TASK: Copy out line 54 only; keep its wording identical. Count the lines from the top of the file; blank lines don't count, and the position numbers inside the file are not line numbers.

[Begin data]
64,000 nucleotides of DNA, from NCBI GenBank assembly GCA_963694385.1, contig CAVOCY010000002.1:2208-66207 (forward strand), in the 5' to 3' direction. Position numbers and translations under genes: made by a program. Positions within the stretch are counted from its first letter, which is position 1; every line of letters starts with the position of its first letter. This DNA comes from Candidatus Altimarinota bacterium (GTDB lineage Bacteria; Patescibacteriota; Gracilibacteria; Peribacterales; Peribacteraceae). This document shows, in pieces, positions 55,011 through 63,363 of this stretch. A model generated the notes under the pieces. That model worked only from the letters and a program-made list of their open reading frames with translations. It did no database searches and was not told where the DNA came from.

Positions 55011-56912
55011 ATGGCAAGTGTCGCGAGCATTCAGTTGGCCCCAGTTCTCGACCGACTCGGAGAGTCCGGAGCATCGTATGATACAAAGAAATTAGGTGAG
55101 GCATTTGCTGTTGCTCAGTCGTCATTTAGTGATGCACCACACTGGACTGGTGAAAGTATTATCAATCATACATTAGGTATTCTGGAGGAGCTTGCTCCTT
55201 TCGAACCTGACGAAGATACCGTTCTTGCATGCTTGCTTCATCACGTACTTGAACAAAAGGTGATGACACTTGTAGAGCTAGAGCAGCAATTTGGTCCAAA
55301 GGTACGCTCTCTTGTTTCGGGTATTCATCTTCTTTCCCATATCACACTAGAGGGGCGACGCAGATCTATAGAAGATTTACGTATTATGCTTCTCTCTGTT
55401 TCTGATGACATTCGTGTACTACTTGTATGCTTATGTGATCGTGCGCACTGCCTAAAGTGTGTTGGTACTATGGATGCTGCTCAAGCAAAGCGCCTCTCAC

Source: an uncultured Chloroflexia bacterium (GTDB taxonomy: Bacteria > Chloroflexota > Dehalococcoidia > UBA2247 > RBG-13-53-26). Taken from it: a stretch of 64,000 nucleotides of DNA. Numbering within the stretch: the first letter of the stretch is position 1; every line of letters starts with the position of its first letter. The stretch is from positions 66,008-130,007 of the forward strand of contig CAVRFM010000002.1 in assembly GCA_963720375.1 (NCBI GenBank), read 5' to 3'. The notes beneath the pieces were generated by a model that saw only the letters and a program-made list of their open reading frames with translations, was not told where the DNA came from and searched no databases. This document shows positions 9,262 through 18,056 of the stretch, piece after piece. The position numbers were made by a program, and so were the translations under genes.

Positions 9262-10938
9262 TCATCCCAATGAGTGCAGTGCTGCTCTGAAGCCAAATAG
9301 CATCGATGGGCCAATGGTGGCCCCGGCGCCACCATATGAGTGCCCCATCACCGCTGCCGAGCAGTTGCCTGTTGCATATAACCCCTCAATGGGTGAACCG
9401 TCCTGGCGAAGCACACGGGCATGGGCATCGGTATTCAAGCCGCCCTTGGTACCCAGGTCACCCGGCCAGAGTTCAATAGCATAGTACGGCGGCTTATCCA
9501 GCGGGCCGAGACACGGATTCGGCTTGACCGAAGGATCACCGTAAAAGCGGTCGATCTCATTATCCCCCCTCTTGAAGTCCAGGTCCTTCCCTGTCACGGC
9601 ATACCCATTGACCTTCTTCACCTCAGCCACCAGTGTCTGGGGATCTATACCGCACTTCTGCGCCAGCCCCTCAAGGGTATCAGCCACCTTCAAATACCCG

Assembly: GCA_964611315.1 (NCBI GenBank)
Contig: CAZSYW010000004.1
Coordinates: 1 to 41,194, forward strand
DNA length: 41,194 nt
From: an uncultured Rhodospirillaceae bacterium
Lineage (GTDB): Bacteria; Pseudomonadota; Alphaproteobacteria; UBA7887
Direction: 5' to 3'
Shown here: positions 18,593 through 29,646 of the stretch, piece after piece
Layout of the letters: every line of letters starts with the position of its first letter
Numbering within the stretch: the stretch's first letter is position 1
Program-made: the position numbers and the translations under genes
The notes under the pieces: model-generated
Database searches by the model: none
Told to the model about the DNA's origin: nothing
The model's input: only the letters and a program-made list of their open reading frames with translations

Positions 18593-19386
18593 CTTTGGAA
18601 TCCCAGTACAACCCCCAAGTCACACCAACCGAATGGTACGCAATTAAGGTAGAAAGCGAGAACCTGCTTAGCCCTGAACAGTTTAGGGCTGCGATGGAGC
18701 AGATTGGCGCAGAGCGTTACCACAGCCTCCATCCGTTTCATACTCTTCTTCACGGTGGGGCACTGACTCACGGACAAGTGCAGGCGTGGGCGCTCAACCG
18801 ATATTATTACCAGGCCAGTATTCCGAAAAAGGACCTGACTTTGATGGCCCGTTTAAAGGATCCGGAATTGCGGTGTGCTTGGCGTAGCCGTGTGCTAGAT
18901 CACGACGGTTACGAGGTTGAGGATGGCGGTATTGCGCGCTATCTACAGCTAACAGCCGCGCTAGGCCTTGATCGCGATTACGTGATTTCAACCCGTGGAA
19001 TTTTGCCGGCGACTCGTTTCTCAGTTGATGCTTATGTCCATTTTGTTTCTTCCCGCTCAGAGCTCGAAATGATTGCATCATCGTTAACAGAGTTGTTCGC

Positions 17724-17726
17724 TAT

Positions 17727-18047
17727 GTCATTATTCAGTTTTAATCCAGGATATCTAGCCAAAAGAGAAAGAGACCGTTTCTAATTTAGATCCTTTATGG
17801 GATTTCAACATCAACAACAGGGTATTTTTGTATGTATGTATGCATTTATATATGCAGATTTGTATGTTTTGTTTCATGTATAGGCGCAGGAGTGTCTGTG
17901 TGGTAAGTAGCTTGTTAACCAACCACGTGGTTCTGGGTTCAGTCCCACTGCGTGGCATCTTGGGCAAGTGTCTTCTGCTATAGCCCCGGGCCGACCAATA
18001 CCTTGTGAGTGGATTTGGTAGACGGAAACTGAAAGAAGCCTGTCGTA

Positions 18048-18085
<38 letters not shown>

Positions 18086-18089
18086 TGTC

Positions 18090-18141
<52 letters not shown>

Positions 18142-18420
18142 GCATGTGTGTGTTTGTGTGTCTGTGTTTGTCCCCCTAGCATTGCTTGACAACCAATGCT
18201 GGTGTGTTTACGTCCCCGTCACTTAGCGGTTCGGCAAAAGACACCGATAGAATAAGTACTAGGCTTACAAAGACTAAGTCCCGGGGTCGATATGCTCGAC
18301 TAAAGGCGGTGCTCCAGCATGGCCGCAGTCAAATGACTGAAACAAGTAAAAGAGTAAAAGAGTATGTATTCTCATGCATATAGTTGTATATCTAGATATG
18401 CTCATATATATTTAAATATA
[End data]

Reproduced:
18401 CTCATATATATTTAAATATA